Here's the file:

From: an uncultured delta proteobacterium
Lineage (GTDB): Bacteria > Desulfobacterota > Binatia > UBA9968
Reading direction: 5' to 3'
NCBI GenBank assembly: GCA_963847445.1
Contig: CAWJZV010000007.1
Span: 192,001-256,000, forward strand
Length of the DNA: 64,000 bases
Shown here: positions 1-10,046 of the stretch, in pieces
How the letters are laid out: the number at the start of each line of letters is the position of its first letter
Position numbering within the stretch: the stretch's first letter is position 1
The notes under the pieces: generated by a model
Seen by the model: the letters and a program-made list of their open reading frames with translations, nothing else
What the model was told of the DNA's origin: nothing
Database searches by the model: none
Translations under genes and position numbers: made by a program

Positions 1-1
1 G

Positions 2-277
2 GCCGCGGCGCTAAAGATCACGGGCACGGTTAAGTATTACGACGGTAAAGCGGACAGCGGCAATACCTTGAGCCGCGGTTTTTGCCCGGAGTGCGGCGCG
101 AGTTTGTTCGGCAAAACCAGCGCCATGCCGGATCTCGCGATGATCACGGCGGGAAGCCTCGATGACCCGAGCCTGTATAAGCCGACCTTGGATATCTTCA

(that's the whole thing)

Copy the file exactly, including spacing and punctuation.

From: an uncultured delta proteobacterium
Lineage (GTDB): Bacteria > Desulfobacterota > Binatia > UBA9968
Reading direction: 5' to 3'
NCBI GenBank assembly: GCA_963847445.1
Contig: CAWJZV010000007.1
Span: 192,001-256,000, forward strand
Length of the DNA: 64,000 bases
Shown here: positions 1-10,046 of the stretch, in pieces
How the letters are laid out: the number at the start of each line of letters is the position of its first letter
Position numbering within the stretch: the stretch's first letter is position 1
The notes under the pieces: generated by a model
Seen by the model: the letters and a program-made list of their open reading frames with translations, nothing else
What the model was told of the DNA's origin: nothing
Database searches by the model: none
Translations under genes and position numbers: made by a program

Positions 1-1
1 G

Positions 2-277
2 GCCGCGGCGCTAAAGATCACGGGCACGGTTAAGTATTACGACGGTAAAGCGGACAGCGGCAATACCTTGAGCCGCGGTTTTTGCCCGGAGTGCGGCGCG
101 AGTTTGTTCGGCAAAACCAGCGCCATGCCGGATCTCGCGATGATCACGGCGGGAAGCCTCGATGACCCGAGCCTGTATAAGCCGACCTTGGATATCTTCA